#5 Horror in the Hills: Coyote Snatches Celebrity Pup
It wasn't long after Jessica Simpson's dog was snatched by a coyote in Los Angeles in September that she took to Twitter to call out for help. "My heart is broken because a coyote took my precious [maltipoo] Daisy right in front of our eyes." she tweeted. "HORROR! We are searching. Hoping. Please help!" Simpson even took to FindToto.org, a national pet recovery phone service, to assist in the search-and-rescue efforts. Alas, the search was called off just a few days later and Daisy is presumed dead. It's hard not to feel empathy for a fellow pet owner in distress.
#4 Pet Obesity Expands in the U.S.
Considering Americans are constantly inhaling hamburgers, supersized sodas, and other unhealthy treats, it wasn't very surprising to hear our pets were also overweight. But to hear that over 50 percent of dogs and cats in the U.S. were either overweight or obese was downright disturbing. The findings released in February by the Association for Pet Obesity Prevention found that 7.2 million dogs were obese, while the number of obese cats was at a staggering 15.7 million. Because chronic, incurable, and generally preventable diseases such as diabetes and arthritis caused by obesity are largely preventable, Americans should work harder to keep their pets healthier and more fit in 2010.
#3 Rachel Alexandra: First Filly to Win Preakness Since 1924
History was made on Saturday, May 16, when Rachel Alexandra, the three-year-old filly hailing from Churchill Downs, won the 134th Preakness Stakes, handily outrunning the boys. The last filly to win the Preakness was Nellie Morse in 1924. Although Rachel Alexandra was unable to race for the Belmont (the last leg of the Triple Crown) a few weeks later, she showed that horse racing was no longer a boys-only club.
#2 Swine Flu Comes After Our Pets
The H1N1 virus has run rampant among our companion animals in 2009, infecting ferrets, birds, cats, and most recently a dog. In most cases these animals caught the virus from their owners. It was especially sad when a cat in Oregon died in November from influenza-related pneumonia. This was the first reported case of a domestic cat or dog dying as a result of the swine flu infection. Fortunately, there have been no confirmed cases of pets passing the virus back to people. However, that is not to say that it is not plausible. Pet owners are advised by the CDC to take the same precautions with their animals as they would with family members. Minimize contact with pets with flu-like symptoms (or until 24 hours after the fever has passed), wash hands frequently, and cover coughs and sneezes with disposable tissues. Let's hope following these simple hygiene tips will prevent a more deadly H1N1 strain in 2010.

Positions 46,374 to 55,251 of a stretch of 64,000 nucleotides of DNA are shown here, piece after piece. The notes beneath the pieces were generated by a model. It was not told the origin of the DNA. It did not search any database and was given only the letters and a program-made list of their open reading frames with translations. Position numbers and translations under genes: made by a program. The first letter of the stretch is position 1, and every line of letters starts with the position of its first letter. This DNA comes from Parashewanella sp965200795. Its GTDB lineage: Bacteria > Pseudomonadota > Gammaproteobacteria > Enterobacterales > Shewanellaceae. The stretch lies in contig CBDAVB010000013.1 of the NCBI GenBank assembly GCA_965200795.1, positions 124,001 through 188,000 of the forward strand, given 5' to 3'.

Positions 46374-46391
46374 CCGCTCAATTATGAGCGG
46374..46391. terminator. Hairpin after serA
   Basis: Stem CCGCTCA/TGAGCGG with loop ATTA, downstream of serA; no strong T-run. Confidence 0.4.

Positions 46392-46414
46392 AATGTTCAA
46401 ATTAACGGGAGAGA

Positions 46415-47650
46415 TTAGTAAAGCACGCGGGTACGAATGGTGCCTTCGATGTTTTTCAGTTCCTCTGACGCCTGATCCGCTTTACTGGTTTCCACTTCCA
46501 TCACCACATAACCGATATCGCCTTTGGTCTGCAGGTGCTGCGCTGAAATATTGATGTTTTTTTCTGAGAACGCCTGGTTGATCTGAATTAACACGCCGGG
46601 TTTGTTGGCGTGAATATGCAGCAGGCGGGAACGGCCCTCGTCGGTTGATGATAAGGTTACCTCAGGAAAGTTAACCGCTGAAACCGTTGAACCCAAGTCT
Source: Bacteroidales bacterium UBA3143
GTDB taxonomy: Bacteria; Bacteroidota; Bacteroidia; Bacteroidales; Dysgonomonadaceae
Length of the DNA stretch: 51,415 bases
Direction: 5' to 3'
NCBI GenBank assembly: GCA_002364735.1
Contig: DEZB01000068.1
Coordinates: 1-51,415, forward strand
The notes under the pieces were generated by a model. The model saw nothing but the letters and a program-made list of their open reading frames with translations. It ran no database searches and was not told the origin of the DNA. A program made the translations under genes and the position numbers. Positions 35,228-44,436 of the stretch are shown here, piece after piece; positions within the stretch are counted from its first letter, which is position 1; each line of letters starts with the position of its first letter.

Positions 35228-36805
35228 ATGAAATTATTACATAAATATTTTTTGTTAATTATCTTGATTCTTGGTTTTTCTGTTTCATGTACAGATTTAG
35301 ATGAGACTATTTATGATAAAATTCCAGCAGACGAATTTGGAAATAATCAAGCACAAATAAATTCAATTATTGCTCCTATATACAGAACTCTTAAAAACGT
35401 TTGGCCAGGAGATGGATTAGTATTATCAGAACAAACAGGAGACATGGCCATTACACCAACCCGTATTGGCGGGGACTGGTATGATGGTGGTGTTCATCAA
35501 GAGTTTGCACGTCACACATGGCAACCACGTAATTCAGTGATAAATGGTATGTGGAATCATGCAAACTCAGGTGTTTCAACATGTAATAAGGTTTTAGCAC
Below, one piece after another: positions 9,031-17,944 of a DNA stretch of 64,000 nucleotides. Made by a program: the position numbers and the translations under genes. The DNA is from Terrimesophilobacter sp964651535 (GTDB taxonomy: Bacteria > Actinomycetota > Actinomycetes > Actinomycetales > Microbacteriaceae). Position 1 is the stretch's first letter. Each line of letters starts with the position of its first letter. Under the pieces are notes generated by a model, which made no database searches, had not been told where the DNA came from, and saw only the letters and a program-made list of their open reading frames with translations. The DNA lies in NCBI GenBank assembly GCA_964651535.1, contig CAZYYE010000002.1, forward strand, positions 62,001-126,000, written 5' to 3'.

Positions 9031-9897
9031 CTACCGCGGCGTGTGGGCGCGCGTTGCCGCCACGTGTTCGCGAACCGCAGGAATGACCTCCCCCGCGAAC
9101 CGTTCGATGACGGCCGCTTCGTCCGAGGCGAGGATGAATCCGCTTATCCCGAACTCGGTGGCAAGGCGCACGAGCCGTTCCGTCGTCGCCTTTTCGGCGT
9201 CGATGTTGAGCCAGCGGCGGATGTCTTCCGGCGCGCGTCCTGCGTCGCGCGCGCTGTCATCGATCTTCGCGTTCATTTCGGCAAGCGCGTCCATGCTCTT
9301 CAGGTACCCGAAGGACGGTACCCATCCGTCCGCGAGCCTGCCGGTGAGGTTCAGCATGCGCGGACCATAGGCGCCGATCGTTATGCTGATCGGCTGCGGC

#1 The First Family Gets a Dog
What do you get a couple of kids who have just been uprooted from their home in Chicago to a strange new place? Well, if you are Barack and Michelle Obama, you get them a dog. "Sasha and Malia, I love you both so much, and you have earned the new puppy that's coming with us to the White House," said President Obama during his victory speech in 2008. But choosing a First Dog for Sasha and Malia was harder than just going to the local D.C. pound and picking a cute mutt. The President and his wife needed to consider Malia's dog allergies. So after careful consideration, and intense speculation from the media, Bo, a Portuguese water dog, was brought to the White House in April -- a gift from the late Senator Ted Kennedy. The decision to forgo a shelter dog may have left some animal activists growling, but the Obama family seems genuinely happy with Bo. Maybe the President will decide to bring Bo a canine friend next year -- maybe one that's from a shelter this time.